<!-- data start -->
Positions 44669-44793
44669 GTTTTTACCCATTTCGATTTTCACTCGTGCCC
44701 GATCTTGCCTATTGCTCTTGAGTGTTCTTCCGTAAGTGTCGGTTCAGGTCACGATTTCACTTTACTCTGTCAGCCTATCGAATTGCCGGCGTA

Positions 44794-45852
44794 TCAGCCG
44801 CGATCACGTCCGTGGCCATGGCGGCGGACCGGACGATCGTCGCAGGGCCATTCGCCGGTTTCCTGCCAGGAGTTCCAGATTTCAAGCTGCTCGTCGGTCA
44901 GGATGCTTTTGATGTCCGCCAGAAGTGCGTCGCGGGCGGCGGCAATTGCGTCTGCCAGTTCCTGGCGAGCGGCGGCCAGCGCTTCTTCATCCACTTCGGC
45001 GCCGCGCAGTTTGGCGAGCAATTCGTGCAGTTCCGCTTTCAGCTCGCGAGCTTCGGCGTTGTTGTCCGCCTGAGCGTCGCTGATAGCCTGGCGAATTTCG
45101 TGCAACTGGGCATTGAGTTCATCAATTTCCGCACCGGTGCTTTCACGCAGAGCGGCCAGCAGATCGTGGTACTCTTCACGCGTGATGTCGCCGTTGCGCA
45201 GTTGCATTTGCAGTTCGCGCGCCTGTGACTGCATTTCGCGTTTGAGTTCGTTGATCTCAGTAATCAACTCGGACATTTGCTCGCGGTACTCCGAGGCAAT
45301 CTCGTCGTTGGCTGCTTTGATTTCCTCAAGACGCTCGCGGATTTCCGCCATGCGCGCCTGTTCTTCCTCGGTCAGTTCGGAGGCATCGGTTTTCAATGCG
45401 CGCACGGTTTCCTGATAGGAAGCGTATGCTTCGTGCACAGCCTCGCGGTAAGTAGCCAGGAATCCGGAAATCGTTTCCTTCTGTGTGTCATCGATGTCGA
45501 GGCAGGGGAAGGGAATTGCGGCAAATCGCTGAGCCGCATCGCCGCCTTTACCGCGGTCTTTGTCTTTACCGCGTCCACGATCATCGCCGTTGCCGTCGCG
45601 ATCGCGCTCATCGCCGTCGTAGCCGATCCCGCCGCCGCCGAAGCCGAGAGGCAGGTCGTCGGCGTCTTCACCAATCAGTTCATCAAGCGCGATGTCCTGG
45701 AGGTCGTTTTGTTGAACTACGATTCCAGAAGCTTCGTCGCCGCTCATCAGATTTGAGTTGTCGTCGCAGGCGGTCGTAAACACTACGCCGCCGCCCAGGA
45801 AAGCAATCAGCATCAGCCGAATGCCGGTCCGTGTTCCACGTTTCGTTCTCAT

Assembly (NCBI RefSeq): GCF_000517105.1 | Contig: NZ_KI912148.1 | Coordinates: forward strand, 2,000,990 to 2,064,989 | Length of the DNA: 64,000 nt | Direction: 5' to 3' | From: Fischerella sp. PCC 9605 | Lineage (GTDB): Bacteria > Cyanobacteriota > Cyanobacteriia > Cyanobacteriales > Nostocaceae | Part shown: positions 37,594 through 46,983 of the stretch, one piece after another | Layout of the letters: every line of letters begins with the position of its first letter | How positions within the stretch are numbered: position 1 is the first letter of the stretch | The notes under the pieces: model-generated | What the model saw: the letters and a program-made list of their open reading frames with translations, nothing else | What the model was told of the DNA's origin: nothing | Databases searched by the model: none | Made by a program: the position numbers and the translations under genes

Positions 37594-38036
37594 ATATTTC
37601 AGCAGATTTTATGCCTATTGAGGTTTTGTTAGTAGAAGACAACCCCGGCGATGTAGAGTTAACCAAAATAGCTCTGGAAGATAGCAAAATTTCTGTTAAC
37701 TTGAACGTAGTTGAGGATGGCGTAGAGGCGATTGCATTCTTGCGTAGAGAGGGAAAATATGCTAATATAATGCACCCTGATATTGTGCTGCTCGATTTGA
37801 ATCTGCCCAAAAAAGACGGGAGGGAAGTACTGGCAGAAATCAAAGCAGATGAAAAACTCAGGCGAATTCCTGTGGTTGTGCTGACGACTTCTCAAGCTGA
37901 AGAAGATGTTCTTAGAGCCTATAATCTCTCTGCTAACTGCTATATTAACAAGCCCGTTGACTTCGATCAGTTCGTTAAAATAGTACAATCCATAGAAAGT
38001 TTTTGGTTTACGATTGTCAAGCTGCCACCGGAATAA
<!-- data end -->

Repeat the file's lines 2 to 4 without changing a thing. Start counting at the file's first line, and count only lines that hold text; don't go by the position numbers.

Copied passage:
44669 GTTTTTACCCATTTCGATTTTCACTCGTGCCC
44701 GATCTTGCCTATTGCTCTTGAGTGTTCTTCCGTAAGTGTCGGTTCAGGTCACGATTTCACTTTACTCTGTCAGCCTATCGAATTGCCGGCGTA

Positions 44794-45852